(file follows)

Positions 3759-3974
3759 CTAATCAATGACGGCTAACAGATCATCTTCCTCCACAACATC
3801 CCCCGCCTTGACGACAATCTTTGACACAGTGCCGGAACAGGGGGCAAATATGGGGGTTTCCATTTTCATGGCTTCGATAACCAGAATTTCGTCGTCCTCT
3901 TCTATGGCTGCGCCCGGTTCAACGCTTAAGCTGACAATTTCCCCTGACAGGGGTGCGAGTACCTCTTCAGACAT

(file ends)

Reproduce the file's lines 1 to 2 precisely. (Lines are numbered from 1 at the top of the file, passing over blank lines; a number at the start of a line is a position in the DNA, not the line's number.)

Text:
Positions 3759-3974
3759 CTAATCAATGACGGCTAACAGATCATCTTCCTCCACAACATC